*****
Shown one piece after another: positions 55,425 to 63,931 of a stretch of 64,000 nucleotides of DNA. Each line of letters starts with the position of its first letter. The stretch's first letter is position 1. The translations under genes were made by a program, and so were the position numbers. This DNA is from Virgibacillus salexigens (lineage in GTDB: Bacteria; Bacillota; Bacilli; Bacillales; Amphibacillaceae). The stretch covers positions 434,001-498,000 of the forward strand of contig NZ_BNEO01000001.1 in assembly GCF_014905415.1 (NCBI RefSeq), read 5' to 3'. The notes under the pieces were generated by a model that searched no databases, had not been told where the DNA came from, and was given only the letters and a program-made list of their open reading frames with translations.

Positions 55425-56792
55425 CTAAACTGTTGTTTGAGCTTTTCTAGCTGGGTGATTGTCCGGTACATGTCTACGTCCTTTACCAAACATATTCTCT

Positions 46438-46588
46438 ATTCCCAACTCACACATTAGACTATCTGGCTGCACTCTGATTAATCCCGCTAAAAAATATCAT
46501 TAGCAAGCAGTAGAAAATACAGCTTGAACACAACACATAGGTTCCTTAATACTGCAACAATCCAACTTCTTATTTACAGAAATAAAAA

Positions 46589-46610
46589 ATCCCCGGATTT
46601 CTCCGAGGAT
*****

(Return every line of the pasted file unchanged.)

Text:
Shown one piece after another: positions 55,425 to 63,931 of a stretch of 64,000 nucleotides of DNA. Each line of letters starts with the position of its first letter. The stretch's first letter is position 1. The translations under genes were made by a program, and so were the position numbers. This DNA is from Virgibacillus salexigens (lineage in GTDB: Bacteria; Bacillota; Bacilli; Bacillales; Amphibacillaceae). The stretch covers positions 434,001-498,000 of the forward strand of contig NZ_BNEO01000001.1 in assembly GCF_014905415.1 (NCBI RefSeq), read 5' to 3'. The notes under the pieces were generated by a model that searched no databases, had not been told where the DNA came from, and was given only the letters and a program-made list of their open reading frames with translations.

Positions 55425-56792
55425 CTAAACTGTTGTTTGAGCTTTTCTAGCTGGGTGATTGTCCGGTACATGTCTACGTCCTTTACCAAACATATTCTCT

Positions 46438-46588
46438 ATTCCCAACTCACACATTAGACTATCTGGCTGCACTCTGATTAATCCCGCTAAAAAATATCAT
46501 TAGCAAGCAGTAGAAAATACAGCTTGAACACAACACATAGGTTCCTTAATACTGCAACAATCCAACTTCTTATTTACAGAAATAAAAA

Positions 46589-46610
46589 ATCCCCGGATTT
46601 CTCCGAGGAT